I get the sense that many people get a degree in psychology because they’re looking to help others (since most clearly aren’t doing it for the pay). For those who get a degree in the clinical side of the field, this observation seems easy to make; at the very least, I don’t know of any counselors or therapists who seek to make their clients feel worse about the state their life is in and keep them there. For those who become involved in the research end of psychology, I believe this desire to help others is still a major motivator. Rather than trying to help specific clients, however, many psychological researchers are driven by a motivation to help particular groups in society: women, certain racial groups, the sexually promiscuous, the outliers, the politically liberal, or any group that the researcher believes to be unfairly marginalized, undervalued, or maligned. Their work is driven by a desire to show that the particular group in question has been misjudged by others, with those doing the misjudging being biased and, importantly, wrong. In other words, their role as a researcher is often driven by their role as an advocate, and the quality of their work and thinking can often take a back seat to their social goals.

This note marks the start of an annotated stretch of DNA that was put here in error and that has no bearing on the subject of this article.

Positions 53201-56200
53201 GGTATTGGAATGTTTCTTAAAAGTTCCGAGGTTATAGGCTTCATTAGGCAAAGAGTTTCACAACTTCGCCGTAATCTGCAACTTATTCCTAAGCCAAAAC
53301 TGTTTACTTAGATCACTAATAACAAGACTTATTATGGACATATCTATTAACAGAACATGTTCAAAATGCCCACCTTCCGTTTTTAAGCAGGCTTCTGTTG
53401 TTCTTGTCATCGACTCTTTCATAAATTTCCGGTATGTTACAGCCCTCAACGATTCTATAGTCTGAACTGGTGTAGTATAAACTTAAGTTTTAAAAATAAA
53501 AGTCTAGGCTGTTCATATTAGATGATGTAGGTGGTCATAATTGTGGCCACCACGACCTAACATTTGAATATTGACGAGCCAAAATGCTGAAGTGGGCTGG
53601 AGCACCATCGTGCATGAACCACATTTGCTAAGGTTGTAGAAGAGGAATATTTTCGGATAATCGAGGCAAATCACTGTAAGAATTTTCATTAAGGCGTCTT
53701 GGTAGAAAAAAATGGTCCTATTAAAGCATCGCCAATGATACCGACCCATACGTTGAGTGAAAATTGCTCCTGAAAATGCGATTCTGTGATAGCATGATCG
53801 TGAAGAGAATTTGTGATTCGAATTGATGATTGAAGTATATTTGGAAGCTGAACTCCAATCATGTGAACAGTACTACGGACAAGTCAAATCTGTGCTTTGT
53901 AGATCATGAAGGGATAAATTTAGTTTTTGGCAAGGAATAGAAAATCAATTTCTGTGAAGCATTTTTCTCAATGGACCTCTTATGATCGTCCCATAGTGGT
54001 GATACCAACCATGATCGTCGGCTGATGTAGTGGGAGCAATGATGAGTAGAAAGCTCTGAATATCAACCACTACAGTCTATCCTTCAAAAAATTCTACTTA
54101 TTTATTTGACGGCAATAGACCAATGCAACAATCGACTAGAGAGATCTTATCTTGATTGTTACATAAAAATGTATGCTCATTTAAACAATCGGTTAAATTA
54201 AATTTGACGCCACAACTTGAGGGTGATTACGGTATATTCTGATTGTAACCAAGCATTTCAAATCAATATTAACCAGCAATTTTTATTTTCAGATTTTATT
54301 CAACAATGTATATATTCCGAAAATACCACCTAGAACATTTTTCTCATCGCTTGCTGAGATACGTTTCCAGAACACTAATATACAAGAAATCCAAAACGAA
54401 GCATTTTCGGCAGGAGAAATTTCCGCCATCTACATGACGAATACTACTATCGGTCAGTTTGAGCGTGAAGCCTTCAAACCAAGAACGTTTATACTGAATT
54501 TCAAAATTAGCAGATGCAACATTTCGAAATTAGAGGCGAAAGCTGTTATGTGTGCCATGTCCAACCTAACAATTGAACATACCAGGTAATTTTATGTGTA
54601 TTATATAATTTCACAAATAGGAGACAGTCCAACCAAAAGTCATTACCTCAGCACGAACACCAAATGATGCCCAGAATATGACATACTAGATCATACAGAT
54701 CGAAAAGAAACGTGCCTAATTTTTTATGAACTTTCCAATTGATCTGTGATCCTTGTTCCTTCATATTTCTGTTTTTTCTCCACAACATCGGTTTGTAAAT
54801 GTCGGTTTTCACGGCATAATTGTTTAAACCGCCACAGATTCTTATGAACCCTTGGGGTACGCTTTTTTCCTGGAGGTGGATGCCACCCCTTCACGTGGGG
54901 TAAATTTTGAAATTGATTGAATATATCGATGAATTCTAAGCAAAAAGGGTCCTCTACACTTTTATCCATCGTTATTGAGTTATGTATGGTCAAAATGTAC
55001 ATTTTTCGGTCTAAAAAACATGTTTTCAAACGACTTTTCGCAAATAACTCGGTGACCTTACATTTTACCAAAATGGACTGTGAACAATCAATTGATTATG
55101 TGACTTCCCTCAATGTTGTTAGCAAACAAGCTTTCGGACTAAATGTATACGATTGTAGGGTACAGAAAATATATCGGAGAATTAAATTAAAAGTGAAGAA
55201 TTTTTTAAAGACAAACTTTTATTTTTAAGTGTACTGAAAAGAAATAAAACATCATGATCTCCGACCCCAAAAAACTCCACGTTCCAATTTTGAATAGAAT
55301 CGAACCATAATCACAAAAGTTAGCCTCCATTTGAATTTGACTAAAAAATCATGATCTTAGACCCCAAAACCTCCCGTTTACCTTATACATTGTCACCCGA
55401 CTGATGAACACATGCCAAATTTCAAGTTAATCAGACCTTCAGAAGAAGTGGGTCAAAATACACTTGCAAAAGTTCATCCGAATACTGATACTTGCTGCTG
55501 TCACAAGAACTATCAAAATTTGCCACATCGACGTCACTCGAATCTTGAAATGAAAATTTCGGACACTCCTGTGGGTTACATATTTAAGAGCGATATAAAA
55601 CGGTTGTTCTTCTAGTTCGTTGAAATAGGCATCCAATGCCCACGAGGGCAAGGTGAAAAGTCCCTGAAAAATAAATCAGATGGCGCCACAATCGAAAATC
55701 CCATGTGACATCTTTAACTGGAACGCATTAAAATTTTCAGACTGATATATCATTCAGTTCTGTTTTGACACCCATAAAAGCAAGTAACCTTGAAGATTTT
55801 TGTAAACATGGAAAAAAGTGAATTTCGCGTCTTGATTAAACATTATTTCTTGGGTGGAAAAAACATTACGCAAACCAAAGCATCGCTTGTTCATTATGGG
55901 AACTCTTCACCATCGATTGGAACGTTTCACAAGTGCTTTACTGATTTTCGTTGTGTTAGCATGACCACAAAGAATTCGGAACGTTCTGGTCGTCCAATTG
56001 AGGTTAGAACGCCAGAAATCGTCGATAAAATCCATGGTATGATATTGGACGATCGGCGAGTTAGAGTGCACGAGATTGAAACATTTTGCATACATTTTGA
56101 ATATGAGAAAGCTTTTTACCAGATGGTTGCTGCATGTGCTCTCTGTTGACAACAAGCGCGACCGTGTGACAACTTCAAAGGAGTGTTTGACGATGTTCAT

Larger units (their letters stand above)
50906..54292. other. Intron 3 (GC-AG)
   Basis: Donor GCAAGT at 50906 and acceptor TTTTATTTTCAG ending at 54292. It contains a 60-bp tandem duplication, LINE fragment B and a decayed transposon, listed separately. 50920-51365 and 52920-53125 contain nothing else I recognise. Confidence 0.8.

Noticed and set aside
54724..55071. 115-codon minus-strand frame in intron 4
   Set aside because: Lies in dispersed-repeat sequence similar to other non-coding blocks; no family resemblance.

When megaphones fail, try using research to make yourself louder
Two such examples are highlighted in a recent paper by Eagly (2016), both of which can broadly be considered to focus on the topic of diversity in the workplace. I want to summarize them quickly before turning to some of the other facets of the paper I find noteworthy. The first case concerns the prospect that having more women on corporate boards tends to increase their profitability, a point driven by a finding that Fortune 500 companies in the top quarter of female representation on boards of directors performed better than those in the bottom quarter of representation. Eagly (2016) rightly notes that such a basic data set would be all but unpublishable in academia for failing to do a lot of important things. Indeed, when more sophisticated research was considered in a meta-analysis of 140 studies, the gender diversity of the board of directors had about as close to no effect as possible on financial outcomes: the average correlations across all the studies ranged from about r = .01 all the way up to r = .05 depending on what measures were considered. Gender diversity per se seemed to have no meaningful effect despite a variety of advocacy sources claiming that increasing female representation would provide financial benefits. Rather than considering the full scope of the research, the advocates tended to cite only the most simplistic analyses that provided the conclusion they wanted (others) to hear.